It would appear that by forcing banks to hold an extra 12 per cent of capital for backing mortgage lending from 30 September 2013, the RBNZ is trying to curb high loan to value ratio (LVR) mortgages above 80 per cent.
It is difficult to gauge how the banks will react to the RBNZ’s move, but they might move to restrict borrowings above 80 per cent, or by increasing the cost of borrowing through higher interest rates or higher insurance premiums (low equity fees).
However, Banks already insure over 80 per cent borrowing by charging a low equity fee or higher margins on interest rates.
Being here on the ground in Auckland, it appears that the escalating house prices are due partially to overseas cash buyers and any bank reaction to the move by the RBNZ, will not affect them at all.
Effectively it just makes it harder for the average Kiwi to get into a home. The RBNZ’s move will affect first time home buyers or lower income earners if they have limited deposits, unless they have family who can assist with gifting funds or providing additional property security.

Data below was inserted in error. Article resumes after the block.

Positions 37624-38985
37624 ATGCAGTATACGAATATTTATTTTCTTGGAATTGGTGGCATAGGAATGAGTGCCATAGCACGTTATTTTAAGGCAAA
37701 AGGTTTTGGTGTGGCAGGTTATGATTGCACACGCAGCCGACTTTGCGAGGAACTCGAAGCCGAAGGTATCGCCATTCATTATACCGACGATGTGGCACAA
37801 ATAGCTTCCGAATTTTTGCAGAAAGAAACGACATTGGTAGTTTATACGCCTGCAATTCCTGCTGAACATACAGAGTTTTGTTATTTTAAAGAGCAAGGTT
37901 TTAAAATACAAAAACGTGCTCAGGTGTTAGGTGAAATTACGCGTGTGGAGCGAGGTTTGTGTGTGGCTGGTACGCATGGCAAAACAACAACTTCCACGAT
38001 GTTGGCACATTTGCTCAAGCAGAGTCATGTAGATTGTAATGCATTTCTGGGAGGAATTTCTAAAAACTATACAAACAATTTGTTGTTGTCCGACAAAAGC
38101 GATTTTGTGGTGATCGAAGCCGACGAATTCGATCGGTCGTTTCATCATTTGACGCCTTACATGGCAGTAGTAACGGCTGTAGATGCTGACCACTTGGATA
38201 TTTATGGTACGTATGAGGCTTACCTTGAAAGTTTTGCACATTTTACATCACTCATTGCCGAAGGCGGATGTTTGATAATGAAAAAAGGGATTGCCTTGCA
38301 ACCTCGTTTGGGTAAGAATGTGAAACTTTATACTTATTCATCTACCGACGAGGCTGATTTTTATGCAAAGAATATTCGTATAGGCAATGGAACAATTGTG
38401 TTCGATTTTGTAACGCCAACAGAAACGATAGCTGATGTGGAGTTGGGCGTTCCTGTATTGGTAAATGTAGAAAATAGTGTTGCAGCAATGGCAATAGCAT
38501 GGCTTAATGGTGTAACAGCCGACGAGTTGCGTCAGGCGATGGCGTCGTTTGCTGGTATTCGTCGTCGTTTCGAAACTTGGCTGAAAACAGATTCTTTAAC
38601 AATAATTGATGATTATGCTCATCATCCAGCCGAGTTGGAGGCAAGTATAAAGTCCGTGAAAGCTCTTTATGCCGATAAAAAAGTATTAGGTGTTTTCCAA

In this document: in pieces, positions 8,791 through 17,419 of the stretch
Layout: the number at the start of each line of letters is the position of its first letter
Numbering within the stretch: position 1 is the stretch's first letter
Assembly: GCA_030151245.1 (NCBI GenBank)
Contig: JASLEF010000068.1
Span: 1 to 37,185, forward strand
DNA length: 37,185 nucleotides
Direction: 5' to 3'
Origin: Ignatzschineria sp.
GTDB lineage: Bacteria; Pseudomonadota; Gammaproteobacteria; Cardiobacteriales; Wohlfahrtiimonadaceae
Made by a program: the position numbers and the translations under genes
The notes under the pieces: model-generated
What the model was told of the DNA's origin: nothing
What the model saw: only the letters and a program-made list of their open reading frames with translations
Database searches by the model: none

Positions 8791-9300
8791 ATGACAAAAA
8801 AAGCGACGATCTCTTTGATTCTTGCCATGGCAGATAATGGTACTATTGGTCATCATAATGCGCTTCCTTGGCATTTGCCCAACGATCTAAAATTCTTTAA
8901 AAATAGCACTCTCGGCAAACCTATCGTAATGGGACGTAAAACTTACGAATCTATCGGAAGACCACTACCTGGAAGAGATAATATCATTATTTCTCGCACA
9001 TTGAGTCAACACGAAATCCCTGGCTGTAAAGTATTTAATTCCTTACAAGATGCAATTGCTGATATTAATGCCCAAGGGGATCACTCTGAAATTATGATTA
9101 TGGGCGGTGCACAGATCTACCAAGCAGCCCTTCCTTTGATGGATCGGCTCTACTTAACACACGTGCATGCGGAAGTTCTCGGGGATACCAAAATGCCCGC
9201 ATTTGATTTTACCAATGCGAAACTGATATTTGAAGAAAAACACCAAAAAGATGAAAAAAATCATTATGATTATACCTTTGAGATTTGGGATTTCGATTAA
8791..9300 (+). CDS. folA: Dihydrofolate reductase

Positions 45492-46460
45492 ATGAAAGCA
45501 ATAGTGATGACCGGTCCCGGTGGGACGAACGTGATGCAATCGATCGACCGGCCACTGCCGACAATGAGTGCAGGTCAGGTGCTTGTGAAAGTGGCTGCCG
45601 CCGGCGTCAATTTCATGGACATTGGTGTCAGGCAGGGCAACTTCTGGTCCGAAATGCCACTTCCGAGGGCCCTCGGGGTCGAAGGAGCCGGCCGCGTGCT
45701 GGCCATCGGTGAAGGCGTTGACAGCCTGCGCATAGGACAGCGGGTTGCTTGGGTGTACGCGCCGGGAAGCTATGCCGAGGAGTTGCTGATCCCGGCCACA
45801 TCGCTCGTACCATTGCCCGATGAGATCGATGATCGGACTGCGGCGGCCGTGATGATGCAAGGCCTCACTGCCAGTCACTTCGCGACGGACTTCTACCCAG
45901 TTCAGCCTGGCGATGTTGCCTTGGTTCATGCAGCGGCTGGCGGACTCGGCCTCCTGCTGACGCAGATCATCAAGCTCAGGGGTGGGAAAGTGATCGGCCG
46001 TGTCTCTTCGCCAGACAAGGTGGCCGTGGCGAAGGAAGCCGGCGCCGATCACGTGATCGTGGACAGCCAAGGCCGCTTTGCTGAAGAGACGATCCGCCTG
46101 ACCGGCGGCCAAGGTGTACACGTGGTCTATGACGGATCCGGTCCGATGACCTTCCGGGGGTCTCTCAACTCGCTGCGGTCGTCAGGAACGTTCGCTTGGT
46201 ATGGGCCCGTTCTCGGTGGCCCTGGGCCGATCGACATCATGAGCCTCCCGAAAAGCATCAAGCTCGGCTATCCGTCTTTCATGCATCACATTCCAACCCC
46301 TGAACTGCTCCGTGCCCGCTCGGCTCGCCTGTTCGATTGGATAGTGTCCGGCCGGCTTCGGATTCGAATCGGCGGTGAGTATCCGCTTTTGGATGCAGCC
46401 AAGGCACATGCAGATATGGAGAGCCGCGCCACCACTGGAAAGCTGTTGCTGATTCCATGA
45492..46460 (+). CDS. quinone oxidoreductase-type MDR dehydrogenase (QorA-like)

Of course there are other options for people with higher incomes, including borrowing against the shortfall of deposit from elsewhere.
At the end of the day, those with limited deposit, average incomes and no family to assist will be shutout of home ownership.
Clearly the RBNZ thinks it can curb the demand for housing. I am not sure that the suggested methods will do this, but will certainly open the market further to cash buyers.
It may reduce the competitive demand for houses and ultimately the soaring prices, but that then exposes the banks to the risk of the existing highly leveraged properties from a market with falling prices.
Perhaps the only real way to curb the soaring prices is to limit property ownership to those with New Zealand residency.